Lucy Perry talked amusingly about “Fearless Living: How Fun, Forgiveness, and Fearlessness Can Change the World.” She says that ordinary women can do extraordinary things and she is proof of this through her work alongside Australian obstetrician Dr Catherine Hamlin as the former CEO of Hamlin Fistula Ethiopia in Australia.

Clare Bowditch entertained us after lunch with “Oh F**k, I Don’t Know What To Call This Talk”. She had 500 women singing in two-part harmony. And she talked about how we are not perfect, all of us are works-in-progress, and how we must “learn to sit in the uncomfortable now.” She says her most commonly asked question is “Why did Patrick have to die?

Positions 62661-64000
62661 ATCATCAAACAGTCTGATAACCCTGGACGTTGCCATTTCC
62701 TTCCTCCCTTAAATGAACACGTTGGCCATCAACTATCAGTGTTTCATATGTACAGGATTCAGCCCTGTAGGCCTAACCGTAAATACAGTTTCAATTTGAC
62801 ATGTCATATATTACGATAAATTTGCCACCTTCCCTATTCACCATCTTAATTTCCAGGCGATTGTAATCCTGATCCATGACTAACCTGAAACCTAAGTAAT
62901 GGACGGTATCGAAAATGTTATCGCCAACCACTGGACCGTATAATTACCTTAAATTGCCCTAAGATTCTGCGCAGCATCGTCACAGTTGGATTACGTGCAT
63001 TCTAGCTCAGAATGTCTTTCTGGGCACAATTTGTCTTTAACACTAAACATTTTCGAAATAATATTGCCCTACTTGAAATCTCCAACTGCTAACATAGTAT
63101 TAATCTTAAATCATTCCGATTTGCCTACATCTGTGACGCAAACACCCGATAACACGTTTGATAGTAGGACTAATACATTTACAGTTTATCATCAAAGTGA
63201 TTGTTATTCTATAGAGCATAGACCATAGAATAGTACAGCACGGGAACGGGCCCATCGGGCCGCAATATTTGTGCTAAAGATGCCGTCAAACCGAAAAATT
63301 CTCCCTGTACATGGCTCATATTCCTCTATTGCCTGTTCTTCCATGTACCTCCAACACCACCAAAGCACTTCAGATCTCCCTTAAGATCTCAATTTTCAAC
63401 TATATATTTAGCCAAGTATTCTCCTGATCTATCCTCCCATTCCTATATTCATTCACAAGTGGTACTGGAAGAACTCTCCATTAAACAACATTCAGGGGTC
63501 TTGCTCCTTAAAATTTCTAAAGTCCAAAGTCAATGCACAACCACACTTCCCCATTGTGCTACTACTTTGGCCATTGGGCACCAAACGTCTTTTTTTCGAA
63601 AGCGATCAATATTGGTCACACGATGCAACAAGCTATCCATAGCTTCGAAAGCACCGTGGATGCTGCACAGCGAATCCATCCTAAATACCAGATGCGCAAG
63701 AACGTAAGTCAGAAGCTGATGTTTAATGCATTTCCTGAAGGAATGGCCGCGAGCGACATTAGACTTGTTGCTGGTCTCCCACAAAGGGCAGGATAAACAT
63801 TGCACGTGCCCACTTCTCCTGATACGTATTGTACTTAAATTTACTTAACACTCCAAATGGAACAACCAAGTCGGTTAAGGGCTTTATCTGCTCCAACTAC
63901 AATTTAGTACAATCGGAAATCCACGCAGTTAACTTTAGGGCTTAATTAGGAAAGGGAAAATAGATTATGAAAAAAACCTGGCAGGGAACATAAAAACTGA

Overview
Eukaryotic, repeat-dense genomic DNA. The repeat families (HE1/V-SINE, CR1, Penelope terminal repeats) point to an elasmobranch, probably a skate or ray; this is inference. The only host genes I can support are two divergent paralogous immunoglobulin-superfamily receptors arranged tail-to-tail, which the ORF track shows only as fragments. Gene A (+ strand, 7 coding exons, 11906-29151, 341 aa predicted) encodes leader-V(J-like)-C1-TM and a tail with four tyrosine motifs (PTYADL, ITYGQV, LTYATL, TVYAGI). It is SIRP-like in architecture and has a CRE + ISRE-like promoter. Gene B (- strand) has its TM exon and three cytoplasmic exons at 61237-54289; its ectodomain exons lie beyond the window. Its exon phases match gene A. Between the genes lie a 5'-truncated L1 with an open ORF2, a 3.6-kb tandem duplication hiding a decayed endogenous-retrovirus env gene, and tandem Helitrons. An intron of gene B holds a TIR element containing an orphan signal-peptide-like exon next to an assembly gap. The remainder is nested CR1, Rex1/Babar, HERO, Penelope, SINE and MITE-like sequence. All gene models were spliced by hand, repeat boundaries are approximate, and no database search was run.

Tami Simon is the founder of Sounds True and she talked next about “Being True: Showing Up Fully in Your Work, Life and Love.” Her main principles are: individuality, being true, and heeding the call.

Her findings from her interviews “Insights At The Edge” are these:

  • The spiritual journey is a journey of subtraction. What can I let go of?
  • The disciplines of spiritual life are about the shedding process not self-improvement.
  • There is no end to the spiritual journey.
  • Every teacher is partial.
  • There is no escaping loss and sorrow.
  • Everything depends on how much you trust.
  • The most important thing is to know what the most important thing is to you. “Can I give myself to the love and connectedness of my life?

Seane Corn closed the day challenging us to find our voice and speak out. “Start Where You Are: It’s Time to Rise”. She says to celebrate an authentic human experience, be able to say ‘sorry’, self-care, own your ‘shadow’, and don’t be an arsehole.